Wednesday, July 17, 2013

Should we all be working a four day week?

Momentum is gathering behind the idea that Monday to Friday jobs may not be so hot for the company or for society as a whole. This isn’t a new idea. Philosophers from Confucius to Karl Marx and Bertrand Russell have contended that we work too much. Other radical philosophers have argued that we shouldn’t even bother working at all.

But what is emerging now is a more pragmatic school of thought which doesn’t denounce work outright, it just thinks our work lives could be better if they were structured a little differently. Recent experiments in tinkering with working hours have yielded fruitful results. The most popular of which is the idea of the four day working week. This can be applied in different ways. For those who simply wish to work less, or institutions that want to cut the wage bill, workers would simply work four days instead of five – 32 hours instead of 40.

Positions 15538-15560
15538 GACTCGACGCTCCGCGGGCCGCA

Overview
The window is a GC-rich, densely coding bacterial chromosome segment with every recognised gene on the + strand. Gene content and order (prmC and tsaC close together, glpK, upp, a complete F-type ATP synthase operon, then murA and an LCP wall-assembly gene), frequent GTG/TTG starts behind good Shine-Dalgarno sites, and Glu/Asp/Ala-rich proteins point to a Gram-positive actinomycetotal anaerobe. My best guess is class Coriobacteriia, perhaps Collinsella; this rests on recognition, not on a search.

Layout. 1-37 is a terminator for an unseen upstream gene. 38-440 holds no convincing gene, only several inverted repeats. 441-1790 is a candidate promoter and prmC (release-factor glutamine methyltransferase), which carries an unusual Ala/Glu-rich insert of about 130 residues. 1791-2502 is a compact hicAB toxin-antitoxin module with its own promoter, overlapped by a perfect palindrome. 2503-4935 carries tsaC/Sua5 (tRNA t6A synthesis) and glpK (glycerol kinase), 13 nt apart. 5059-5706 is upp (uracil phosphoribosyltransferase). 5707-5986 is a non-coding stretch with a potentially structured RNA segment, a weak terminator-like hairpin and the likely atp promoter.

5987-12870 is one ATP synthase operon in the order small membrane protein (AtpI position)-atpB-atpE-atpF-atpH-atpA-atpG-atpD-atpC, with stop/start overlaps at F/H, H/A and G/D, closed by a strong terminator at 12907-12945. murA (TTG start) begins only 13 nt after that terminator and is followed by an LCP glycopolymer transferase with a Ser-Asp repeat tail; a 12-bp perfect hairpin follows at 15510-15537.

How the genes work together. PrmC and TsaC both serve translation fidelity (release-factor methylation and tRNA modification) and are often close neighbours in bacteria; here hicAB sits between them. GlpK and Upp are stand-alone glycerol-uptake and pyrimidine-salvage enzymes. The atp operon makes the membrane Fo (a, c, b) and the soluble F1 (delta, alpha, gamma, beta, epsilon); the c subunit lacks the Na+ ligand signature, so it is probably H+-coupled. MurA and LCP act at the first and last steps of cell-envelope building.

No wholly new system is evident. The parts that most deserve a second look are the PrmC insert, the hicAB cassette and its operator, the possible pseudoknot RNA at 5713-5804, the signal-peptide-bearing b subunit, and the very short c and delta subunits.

Such an approach obviously has its drawbacks. A lot of employees would struggle to cope with a 20% pay cut. This is not only bad for those individuals, it could suck demand out of the economy since people won’t have as much money to spend. But economist and author Andrew Simms of the New Economics Foundation says we should be content to consume less. Not just for our own spiritual wellbeing, but for the future of the planet. He isn't the first, and he won't be the last to say that, and for good reason. It's a very convincing argument, if difficult to convert those in power toward.

A more pragmatic approach was taken by former Utah governor Jon Huntsman. In a bid to cut state spending, he implemented a four day work week for state employees. They were still expected to do the same amount of work – 40 hours in a four day week – but all the state’s buildings closed on the fifth day, making huge savings on resources such as electricity and fuel for the state’s vehicles. The four day week not only saved money, it was popular with the workforce. 8 out of 10 liked it better than working five days, while over 60% said it made them more productive. And of course, pretty much everybody loved the three-day weekends.